Up & Atom


The US Court of Appeals for the Seventh Circuit on September 13 affirmed a decision of the US District Court for the Northern District of Illinois that dismissed two complaints seeking to invalidate the Illinois Zero Emission Credits (ZEC) program.

The Illinois ZEC program was created in 2016 as part of the Future Energy Jobs Act. A ZEC is a credit that represents the environmental attribute of one megawatt hour of energy produced from an eligible zero-emission facility as defined by the statute. The Illinois Power Agency confers ZECs to eligible facilities generating zero-emission power and requires utilities to purchase those ZECs. The act set an initial price for ZECs based on a calculated “social cost” of carbon, but the price can adjust downward based on an index of wholesale power prices. While the eligible zero-emission generators will still participate in wholesale electricity markets, ZECs provide additional out-of-market payments to compensate the generators for their zero-emission power.

Plaintiffs in the Northern District of Illinois sued to invalidate the ZEC program, arguing that the Federal Power Act preempts the program and that the program violates the dormant commerce clause. In July 2017, the district court dismissed the complaints, and an appeal to the Seventh Circuit followed. On appeal, opponents of the program argued that the ZEC program is preempted by the Federal Power Act because it interferes with wholesale electricity markets regulated by the Federal Energy Regulatory Commission (FERC), and is invalid based on the 2016 US Supreme Court decision Hughes v. Talen. In Hughes, the Court distinguished between state laws that depend on participation in an interstate auction and state laws that do not depend on such participation but may affect auctions. Laws that depend on participation are invalid, while laws that may only affect auctions are permissible.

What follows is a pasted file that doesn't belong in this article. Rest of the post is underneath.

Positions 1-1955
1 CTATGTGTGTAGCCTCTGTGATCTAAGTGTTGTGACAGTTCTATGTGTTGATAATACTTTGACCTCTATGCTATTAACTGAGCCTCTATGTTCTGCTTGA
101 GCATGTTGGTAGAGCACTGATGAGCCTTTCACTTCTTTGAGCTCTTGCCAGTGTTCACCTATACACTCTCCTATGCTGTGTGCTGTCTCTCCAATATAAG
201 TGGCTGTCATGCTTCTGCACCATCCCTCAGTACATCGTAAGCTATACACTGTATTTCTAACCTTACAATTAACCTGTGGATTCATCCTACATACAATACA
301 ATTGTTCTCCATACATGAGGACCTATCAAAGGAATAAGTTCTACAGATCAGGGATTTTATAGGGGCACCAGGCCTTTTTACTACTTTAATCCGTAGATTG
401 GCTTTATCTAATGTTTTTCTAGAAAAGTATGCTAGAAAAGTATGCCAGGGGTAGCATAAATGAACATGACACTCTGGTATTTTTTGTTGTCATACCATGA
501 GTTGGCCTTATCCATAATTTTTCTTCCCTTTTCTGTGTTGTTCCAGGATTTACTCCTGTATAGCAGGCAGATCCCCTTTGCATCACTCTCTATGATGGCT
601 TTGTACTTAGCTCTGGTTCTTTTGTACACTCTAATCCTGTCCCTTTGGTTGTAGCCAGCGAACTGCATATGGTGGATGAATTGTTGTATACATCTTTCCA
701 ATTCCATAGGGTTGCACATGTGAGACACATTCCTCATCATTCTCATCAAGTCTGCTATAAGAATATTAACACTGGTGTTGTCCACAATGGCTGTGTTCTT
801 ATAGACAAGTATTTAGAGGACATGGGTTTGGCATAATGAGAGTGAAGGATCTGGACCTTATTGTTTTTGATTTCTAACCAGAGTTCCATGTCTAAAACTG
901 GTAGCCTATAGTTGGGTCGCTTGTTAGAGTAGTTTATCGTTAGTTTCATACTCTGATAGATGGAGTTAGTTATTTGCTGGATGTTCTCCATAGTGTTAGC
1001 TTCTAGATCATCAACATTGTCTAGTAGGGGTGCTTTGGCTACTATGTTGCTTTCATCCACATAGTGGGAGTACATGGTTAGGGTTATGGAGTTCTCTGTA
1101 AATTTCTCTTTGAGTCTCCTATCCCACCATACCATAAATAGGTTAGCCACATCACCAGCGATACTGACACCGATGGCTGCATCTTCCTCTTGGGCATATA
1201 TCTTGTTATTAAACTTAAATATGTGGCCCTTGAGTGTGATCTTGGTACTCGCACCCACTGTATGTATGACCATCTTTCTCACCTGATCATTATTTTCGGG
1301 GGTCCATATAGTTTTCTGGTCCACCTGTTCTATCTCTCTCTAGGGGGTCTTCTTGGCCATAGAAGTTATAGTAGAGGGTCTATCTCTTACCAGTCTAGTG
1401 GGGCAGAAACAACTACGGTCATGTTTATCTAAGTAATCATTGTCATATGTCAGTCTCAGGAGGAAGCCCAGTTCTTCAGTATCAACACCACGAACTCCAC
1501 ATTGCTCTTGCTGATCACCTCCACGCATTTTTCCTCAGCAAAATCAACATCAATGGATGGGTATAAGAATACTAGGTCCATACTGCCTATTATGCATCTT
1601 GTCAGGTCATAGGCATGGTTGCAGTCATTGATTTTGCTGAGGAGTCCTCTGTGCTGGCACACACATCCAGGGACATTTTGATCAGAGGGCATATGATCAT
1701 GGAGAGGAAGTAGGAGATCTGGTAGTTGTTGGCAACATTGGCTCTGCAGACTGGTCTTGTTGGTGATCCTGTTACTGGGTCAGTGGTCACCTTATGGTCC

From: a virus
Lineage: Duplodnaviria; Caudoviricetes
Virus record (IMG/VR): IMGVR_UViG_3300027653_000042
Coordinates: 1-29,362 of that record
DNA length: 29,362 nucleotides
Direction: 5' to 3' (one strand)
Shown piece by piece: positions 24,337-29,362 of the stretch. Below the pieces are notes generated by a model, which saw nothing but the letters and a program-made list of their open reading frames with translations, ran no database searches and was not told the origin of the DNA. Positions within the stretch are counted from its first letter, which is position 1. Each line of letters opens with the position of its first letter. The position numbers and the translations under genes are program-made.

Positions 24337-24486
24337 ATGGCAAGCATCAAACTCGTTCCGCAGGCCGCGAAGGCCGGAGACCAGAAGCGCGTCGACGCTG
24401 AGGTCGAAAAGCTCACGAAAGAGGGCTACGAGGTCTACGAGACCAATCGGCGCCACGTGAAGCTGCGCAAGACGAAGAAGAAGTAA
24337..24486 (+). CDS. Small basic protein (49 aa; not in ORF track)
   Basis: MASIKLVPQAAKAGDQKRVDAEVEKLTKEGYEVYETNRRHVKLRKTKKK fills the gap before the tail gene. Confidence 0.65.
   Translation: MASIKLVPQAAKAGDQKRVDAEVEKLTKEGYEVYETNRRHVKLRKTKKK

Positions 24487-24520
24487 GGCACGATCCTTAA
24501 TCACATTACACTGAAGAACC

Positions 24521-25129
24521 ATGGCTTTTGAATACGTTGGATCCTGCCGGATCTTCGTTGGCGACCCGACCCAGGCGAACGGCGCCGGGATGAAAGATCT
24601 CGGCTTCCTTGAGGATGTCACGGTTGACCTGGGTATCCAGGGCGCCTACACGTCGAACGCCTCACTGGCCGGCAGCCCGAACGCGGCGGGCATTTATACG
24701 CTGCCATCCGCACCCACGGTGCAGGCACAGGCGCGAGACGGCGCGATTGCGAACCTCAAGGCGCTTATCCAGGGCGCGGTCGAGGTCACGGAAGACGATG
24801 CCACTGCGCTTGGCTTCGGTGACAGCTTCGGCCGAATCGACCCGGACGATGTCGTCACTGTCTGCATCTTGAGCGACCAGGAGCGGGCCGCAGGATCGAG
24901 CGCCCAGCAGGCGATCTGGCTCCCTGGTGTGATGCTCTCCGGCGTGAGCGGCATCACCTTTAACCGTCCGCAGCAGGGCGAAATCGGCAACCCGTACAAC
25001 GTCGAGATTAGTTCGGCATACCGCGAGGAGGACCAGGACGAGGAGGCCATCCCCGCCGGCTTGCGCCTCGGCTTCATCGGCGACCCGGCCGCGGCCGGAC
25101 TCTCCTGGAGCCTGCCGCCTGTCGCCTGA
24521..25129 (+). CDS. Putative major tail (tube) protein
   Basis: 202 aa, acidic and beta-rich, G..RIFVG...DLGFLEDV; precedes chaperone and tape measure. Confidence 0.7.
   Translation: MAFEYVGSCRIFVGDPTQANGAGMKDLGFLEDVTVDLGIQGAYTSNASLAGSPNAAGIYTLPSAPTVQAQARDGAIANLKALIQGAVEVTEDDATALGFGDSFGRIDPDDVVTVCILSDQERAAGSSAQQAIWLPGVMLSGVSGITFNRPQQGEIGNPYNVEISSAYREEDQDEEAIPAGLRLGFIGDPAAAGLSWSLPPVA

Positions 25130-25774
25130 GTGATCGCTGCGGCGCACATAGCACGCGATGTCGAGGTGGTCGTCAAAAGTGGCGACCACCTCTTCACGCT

In upholding the ZEC program, the Seventh Circuit held that a state policy that affects price only by increasing the quantity of power available for sale is not preempted by federal law, and that this is what the Illinois ZEC program does. Increasing the total amount of energy available for purchase at auction will have some effect on the clearing price because a larger supply of electricity will likely mean a lower market-clearing price, but the court held that this does not violate the Federal Power Act or impinge on federal authority to regulate wholesale markets.

In addressing the claim that the ZEC program violates the dormant commerce clause by unduly burdening interstate commerce, the Seventh Circuit held that under the Federal Power Act, states retain the authority to regulate within their borders. Here, only qualified zero-emission generators in Illinois can receive ZECs, only Illinois utilities must purchase the ZECs, and the cost of the ZECs is borne only by Illinois rate payers. Critically, all power whether generated inside or outside Illinois received the same price in the interstate auction. Thus, the court found, the effects of the ZEC program stop at the Illinois border and the program does not discriminate against out-of-state generators.